Manual scavenging remains a blot on India’s governance, considering it was outlawed 25 years ago, and yet, since 2017, one manual scavenger has died every five days, as per data from the National Commission for Safai Karamcharis.
Manual scavenging remains a blot on India’s governance, considering it was outlawed 25 years ago, and yet, since 2017, one manual scavenger has died every five days, as per data from the National Commission for Safai Karamcharis. Most of the times, standard safety practices weren’t followed and the deceased had not been provided any safety gear. For a bare minimum income, in a practice that reinforces age-old caste beliefs, manual scavengers take on grave risk to life and limb—from toxic gases in sewer lines to infections like hepatitis, leptospirosis, respiratory disorders from manually removing excreta/waste. Ironically, precisely because manual scavenging has been long outlawed, states have resorted to simply under-reporting the population of manual scavengers in their respective jurisdictions—some have even claimed that they don’t have a single manual scavenger. Despite such under-reporting, their numbers, as per a Union government task force, have grown four-fold since the last time such an exercise was conducted.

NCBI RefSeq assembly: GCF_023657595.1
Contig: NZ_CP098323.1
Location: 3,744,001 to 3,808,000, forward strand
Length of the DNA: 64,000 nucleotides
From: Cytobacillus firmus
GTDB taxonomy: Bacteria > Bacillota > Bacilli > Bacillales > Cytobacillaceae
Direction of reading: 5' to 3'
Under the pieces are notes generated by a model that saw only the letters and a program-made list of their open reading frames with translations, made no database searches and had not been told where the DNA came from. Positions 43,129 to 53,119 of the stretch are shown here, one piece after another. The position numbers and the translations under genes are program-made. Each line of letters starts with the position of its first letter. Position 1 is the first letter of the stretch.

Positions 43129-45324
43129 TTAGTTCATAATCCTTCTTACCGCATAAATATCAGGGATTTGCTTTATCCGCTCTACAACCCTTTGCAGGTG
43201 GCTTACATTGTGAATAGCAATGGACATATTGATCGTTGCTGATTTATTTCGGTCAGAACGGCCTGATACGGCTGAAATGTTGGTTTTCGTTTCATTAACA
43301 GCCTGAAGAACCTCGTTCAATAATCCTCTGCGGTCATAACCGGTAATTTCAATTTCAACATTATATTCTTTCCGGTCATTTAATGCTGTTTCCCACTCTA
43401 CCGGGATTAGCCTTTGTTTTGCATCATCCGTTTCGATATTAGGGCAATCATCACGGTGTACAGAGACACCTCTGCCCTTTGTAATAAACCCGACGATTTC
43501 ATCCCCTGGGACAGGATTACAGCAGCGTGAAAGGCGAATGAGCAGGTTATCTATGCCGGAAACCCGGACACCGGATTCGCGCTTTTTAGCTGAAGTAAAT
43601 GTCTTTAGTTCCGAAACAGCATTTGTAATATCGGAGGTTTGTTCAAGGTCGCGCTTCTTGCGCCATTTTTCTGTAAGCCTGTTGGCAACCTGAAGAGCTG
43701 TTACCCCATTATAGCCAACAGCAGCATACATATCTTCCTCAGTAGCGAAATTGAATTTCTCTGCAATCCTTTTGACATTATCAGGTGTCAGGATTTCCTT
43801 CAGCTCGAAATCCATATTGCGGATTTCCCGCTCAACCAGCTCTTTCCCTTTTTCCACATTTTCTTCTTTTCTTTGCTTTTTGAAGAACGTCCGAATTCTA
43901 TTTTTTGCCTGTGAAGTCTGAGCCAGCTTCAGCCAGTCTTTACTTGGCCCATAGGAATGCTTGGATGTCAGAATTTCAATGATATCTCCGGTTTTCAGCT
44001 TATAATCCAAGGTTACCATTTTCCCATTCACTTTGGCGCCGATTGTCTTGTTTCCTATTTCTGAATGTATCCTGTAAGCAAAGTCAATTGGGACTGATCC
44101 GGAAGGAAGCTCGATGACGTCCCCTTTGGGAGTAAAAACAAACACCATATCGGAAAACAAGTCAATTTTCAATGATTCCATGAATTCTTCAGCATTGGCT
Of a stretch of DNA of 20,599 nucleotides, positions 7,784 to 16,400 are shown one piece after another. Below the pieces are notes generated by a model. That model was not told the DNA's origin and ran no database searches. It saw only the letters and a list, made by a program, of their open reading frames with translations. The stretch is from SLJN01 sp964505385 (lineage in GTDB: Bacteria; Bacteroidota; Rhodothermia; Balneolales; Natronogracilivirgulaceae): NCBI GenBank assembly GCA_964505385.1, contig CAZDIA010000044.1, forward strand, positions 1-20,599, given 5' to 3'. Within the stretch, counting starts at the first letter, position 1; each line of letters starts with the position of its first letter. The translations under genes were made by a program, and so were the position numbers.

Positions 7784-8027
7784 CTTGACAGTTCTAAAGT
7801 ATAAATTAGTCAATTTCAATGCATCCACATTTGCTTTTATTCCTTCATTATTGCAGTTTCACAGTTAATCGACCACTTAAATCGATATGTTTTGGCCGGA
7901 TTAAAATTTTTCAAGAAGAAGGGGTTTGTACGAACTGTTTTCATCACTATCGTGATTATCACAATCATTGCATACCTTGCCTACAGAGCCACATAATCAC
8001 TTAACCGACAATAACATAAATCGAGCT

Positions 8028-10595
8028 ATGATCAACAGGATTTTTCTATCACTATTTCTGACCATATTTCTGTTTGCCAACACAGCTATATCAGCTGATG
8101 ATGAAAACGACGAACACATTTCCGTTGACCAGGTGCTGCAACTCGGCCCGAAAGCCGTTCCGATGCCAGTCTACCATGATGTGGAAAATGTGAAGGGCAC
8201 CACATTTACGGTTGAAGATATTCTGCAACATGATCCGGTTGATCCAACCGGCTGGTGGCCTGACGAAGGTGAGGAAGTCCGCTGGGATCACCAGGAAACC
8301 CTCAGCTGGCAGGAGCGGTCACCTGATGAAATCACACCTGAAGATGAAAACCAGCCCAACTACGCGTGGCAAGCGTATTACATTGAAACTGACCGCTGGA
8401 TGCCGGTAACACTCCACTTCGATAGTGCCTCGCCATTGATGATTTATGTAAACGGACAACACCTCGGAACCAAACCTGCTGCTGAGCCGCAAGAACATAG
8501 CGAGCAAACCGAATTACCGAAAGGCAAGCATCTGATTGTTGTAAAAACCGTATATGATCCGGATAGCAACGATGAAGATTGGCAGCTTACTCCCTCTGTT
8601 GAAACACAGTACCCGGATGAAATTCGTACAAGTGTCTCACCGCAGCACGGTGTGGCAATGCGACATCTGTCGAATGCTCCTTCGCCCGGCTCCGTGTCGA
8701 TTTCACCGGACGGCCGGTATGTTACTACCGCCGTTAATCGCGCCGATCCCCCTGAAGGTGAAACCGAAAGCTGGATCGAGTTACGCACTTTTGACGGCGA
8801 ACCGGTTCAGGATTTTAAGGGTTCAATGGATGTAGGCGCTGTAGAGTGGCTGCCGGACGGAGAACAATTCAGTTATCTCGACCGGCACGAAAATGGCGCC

The definition of a “manual scavenger” as per the law doesn’t recognise septic tank and sewer-line cleaners as manual scavengers. A large number of toilets, including many built under the Swachh Bharat Mission (SBM), in the absence of a sewerage system, rely on waste collection in small pits—this has led to hiring of manual scavengers for cleaning. Toilets build under SBM should be built on the twin pit model, where one pit is in use and the other is composting the collected human waste. Indeed, the government employs people for this routinely, the most prominent example of this being the Railways. While the Supreme Court has, on several occasions, directed the Centre and state governments to take steps towards the monitoring and implementation of the ban on manual scavenging, this hasn’t been effective. Sensitisation, counselling and awareness campaigns can help, but what is really needed is the providing of suitable alternative jobs for manual scavengers, especially women.